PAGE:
Posts tagged Inheritance
Having an edge on the stock market can allow one to make hundreds, thousands or even millions of dollars. But rarely do we think of having an edge on life. Since the sequencing of the human genome our understanding of human genes and their interaction has grown. Geneticists now have the capability to analyze genetic make-ups, and elucidate what genetic patterns will evolve into certain conditions or disease states.
Any individual has a unique genetic profile different from that of another person. Contained within these differences are unique genetic variations that may make a person more susceptible to diseases such as More >
Fragile X Tremor/Ataxia Syndrome (FXTAS) is among the most prevalent heritable neurodegenerative disorders. Its symptoms usually develop in men 50 years of age or older and include tremors in arms and hands, balance problems (ataxia), numbness in the extremities, mood instability, short-term memory loss, and gradual intellectual decline. The prevalence of FXTAS is about 2-5 persons per 10,000 in the general population.
The underlying cause for FXTAS is a mutation in the gene for Fragile X Mental Retardation Protein (FMRP), which is located on the X-chromosome; its protein product, Pur-α is essential for normal neural function. Scientists have recently determined the three-dimensional structure More >
As the ongoing deciphering of the human genome provides us with more and more insights about our predisposition for diseases and genetic disorders, (see Your Genes Your Health for examples) I am equally, if not more astounded by what it tells us about our ability to utilize medicines to counteract diseases.
Just recently, a group of researchers at the University of Maryland School of Medicine have identified a variant of a gene that is believed to play a major role in determining why people do not respond to a popular anti-clotting medication. This gene variant, carried by as many as a third More >
Eugenicists looked at a diversity of “traits” and asserted that many of them were genetically inherited, excluding any other cause. The subjects of the studies often came from unique populations, including circus performers, residents in mental institutions, and even historical figures, long deceased.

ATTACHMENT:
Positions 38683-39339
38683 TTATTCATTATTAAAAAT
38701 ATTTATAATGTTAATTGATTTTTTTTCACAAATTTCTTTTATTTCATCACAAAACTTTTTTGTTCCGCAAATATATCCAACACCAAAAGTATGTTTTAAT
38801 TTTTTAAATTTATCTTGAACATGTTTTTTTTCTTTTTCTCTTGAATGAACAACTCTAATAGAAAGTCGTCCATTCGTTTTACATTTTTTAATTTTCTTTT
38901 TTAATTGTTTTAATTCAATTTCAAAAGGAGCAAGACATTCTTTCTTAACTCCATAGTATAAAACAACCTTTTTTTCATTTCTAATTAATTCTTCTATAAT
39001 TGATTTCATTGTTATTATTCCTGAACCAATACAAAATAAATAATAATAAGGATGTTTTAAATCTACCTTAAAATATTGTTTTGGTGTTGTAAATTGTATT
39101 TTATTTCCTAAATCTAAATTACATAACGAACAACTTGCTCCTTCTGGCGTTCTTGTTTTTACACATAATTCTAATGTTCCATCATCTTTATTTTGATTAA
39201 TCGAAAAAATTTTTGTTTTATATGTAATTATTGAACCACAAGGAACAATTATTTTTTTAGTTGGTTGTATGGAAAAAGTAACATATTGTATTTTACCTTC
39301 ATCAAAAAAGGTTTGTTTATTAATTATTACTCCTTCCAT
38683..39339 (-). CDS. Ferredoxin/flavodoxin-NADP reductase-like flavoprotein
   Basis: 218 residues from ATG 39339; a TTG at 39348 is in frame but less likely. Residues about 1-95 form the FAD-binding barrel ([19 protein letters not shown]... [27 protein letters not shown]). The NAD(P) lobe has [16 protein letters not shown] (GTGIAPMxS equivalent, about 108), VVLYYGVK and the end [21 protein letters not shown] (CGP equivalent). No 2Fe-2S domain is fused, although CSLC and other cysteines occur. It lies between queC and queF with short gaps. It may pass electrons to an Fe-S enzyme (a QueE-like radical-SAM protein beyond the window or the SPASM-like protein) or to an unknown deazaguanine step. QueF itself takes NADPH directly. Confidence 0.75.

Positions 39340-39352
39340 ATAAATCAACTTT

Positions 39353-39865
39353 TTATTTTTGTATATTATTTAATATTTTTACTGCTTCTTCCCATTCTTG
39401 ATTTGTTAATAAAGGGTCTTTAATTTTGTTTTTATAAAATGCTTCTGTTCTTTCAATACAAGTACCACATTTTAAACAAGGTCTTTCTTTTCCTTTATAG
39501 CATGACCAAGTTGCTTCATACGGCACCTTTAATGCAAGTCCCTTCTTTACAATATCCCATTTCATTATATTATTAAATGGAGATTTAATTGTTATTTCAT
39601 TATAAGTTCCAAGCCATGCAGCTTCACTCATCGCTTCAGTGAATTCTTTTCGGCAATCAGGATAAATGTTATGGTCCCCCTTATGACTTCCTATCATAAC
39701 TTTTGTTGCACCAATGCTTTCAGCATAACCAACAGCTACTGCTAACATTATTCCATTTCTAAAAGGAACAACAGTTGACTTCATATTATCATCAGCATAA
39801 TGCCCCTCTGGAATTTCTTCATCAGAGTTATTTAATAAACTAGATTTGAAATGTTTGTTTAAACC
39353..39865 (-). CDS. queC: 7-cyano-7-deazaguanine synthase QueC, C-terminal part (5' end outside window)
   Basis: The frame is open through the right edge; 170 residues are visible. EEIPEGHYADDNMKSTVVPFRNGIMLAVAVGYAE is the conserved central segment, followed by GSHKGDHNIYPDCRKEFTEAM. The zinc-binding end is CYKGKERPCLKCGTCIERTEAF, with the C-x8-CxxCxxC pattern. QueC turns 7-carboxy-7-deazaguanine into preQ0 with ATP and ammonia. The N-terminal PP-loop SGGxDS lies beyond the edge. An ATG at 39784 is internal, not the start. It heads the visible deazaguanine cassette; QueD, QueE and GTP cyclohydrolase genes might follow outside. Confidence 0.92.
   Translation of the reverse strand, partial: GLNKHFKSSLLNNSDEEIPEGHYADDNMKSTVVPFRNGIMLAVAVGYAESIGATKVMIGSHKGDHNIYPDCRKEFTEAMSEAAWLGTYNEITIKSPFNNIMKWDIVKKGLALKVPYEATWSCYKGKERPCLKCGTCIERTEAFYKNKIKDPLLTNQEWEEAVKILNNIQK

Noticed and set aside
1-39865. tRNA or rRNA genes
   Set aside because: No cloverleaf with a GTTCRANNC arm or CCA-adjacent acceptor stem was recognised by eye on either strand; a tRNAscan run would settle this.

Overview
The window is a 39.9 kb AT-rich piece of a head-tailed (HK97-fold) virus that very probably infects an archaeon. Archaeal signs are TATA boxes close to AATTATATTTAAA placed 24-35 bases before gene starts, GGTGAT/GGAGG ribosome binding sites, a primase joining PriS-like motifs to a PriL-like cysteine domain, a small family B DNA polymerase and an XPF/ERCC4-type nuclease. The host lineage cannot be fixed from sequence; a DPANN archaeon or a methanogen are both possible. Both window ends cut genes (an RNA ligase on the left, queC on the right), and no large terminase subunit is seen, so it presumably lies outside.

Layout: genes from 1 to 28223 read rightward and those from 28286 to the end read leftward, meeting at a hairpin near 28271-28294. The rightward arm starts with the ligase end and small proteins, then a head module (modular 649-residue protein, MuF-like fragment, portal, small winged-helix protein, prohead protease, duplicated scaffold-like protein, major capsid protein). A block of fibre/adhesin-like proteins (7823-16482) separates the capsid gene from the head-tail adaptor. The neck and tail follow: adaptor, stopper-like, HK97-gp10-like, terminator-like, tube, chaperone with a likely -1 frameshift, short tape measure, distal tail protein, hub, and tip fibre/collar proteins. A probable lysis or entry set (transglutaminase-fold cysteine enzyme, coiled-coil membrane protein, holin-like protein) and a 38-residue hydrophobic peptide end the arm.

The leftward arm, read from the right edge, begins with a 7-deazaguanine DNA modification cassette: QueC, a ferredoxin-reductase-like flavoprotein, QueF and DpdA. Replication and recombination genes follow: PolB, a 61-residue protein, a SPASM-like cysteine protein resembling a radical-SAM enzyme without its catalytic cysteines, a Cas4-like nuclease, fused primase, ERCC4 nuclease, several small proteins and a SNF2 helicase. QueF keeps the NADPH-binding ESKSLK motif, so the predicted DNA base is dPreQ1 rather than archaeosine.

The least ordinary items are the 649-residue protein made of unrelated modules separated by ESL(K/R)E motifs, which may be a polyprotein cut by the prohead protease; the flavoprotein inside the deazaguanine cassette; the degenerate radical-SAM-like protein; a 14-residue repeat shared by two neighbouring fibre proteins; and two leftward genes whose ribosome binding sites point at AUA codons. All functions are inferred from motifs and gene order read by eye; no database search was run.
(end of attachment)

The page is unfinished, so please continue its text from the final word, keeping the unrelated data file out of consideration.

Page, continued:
A quick search in the Eugenics Archive reveals some of the traits studied by Eugenicists:
Civic leadership Musical ability Dressmaking Epilepsy Dwarfism Giantism Carpentry Deafness Eye color Insanity Longevity Shiftlessness Cancer Blindness Albinism Hemophilia Boat building Degeneracy Poverty Feeblemindedness Cleft palate Hare lip Manic depression Hair color, texture Polydactyly Height Literary ability Inventiveness Color blindness Mechanical skill Artistic ability More >
This blog serves to provide information about a common complication of sickle cell disease known as pulminary hypertension. Puluminary hypertension is a disorder in which one has elevated pulminary artery pressure and pulminary vascular resistance. Pulminary hypertension turns out to be a rising risk factor for morbidity and mortality in adults with sickle cell disease. As in other chronic haemolytic disorders an echocardiograph is very helpful in elucidating pulminary hypertension. Any insight into the disposition of the patient can decrease the progression of the disease early on. Therapy for these patients may consist of vasodilators and or antiremodiling agents depending More >
Why do you look the way you do? There are many ways to answer this question, but essentially it all comes down to the information in your DNA and the proteins your cells make. Your DNA contains genes that code for proteins. Different proteins have different functions, each contributing to your various traits and functions.
Why do we often see similar traits among parents and offspring? We inherit our DNA from our mother and father. This means we have half of our genes, or recipes, from our mom and half from our dad. Even with this basic idea, it can be More >
I love to talk about the biology behind how life works with other people. Some of the best conversations I have ever had have been with fifth graders learning about DNA. I am amazed that they know an incredible amount of information relating to genetics, way more than I ever knew when I was their age.
I currently teach genetics and molecular biology to middle school students, high school students, teachers, and the general public. One of the greatest skills I have learned in my current position is the importance of engaging your audience and making the material you are introducing More >
As a teacher, I find that the presentation of classical Mendelian inheritance is important, but can be misleading. Do genes always follow the rules that the “Father of Genetics” observed in his garden? Don’t get me wrong, I appreciate Mendel and his contribution to genetics, but the exceptions seem much more interesting!
For example, many genes are pleiotropic, meaning they affect more than one phenotype. How about the recent development on red heads and anasthetics? I happen to live with a red head, from a long line of red heads, so in our family this was a topic of discussion for days. The mutation More >